(Rockland, ME) On Saturday, February 29, the Farnsworth Art Museum in downtown Rockland, Maine will open the second of its Maine 200 exhibitions. Entitled Eliot Porter: All the Wild Places, this exhibition will be on display in the museum’s Crosman Gallery through January 3, 2021. To celebrate Maine’s bicentennial, the Farnsworth is unveiling a series of exhibitions throughout the winter and spring under the banner First to Hail the Rising Sun: Maine Through the Eyes of its Artists.
Drawn from the Farnsworth’s collection and loans from the Porter family, this exhibition explores the work of photographer Eliot Porter (1901-1990) who introduced color to landscape photography. In so doing, he created a new way of viewing the world that today has become commonplace. An artist with strong scientific and environmental interests, Porter first took up color in his bird photography, expanding his subject matter, and building a reputation based on thousands of richly hued prints and some thirty large-format books of his essays and photographs. His work has energized environmentalists, has drawn accolades from museums, and created the foundations for today’s color nature photography. He had a lifelong connection to Maine, having spent every summer since childhood with his family on Great Spruce Head Island, a place that first inspired his interest in photography. The exhibition and accompanying catalogue are organized and written by Farnsworth Curator Jane Bianco.
In 2020, on the occasion of Maine’s bicentennial, the Farnsworth Art Museum will present a series of projects that celebrate the state’s ongoing role in American art. Under the banner First to Hail the Rising Sun: Maine Through the Eyes of its Artists, these projects will include both specific exhibitions as well as a series of audio tours throughout the museum’s galleries that will enable visitors to explore Maine through the Farnsworth’s nationally renowned collection. The included exhibitions will be: Transforming the Ordinary: Women in American Book Cover Design; Elliot Porter: All the Wild Places; Andrew Wyeth: A Maine Legacy; and George Tice and Andrew Wyeth: Parallel Visions. In addition, in collaboration with Rizzoli Electa, the museum will publish a new book on its holdings, Maine and American Art: The Farnsworth Art Museum, to be released on Tuesday, March 31 at a release and book signing event at Rizzoli, 1133 Broadway in New York City, from 6 to 8 p.m. Funding for First to Hail the Rising Sun: Maine Through the Eyes of its Artists is provided by Camden National Bank, the Premier Sponsor of our bicentennial programs; and by donors to our exhibition development and education fund.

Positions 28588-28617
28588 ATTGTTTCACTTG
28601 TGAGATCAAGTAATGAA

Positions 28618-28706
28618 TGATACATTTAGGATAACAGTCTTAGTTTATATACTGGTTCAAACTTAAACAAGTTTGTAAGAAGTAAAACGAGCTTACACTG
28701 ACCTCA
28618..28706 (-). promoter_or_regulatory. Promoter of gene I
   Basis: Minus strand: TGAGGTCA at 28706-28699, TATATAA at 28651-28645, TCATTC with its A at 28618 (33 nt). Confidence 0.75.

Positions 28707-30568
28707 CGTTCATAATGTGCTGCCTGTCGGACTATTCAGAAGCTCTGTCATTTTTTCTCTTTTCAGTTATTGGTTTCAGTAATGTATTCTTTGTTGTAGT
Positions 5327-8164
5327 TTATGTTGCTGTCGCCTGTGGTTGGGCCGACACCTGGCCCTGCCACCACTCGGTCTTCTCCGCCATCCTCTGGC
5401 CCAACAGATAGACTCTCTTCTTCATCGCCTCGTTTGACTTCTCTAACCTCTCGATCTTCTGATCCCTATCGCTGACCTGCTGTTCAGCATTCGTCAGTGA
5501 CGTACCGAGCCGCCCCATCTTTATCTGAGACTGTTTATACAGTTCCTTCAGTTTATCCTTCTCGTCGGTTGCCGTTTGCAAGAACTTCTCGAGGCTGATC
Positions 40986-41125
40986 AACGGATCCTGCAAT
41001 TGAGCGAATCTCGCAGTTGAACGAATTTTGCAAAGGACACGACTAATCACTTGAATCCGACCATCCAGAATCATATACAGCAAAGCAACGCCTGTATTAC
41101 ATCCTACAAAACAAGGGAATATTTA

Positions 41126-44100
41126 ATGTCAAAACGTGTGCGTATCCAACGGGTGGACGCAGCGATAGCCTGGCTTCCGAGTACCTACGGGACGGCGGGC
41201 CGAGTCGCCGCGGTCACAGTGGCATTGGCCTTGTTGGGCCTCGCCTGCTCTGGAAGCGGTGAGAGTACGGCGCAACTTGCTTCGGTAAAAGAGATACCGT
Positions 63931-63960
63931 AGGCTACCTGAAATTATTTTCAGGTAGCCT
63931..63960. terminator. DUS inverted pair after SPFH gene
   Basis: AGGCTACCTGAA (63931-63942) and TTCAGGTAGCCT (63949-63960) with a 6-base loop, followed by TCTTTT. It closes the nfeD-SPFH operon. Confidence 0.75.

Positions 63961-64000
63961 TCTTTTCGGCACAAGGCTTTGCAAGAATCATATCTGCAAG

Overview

Named by the Boston Globe as one of the finest small museums in the country, the Farnsworth Art Museum offers a nationally recognized collection of works from many of America’s greatest artists. It is open year-round as the only museum dedicated solely to American and Maine-inspired art. Through its remarkable collection of over 15,000 works, inventive exhibitions, wide-ranging intellectual resources and energetic educational programming, visitors from around the world gain a deep appreciation of the ongoing story of Maine’s role in American art.
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About Farnsworth Art Museum
Celebrating Maine’s Role in American Art, the Farnsworth Art Museum offers a nationally recognized collection of works from many of America’s greatest artists. With 20,000 square feet of gallery space and over 10,000 works in the collection, there is always something new on view at the Farnsworth. The museum houses the nation's second-largest collection of works by premier 20th-century sculptor Louise Nevelson. Its Wyeth Center exclusively features works of Andrew, N.C. and Jamie Wyeth. The Farnsworth's library is also housed in its Rockland, ME, campus. Two historic buildings, the Farnsworth Homestead and the Olson House, complete the museum complex.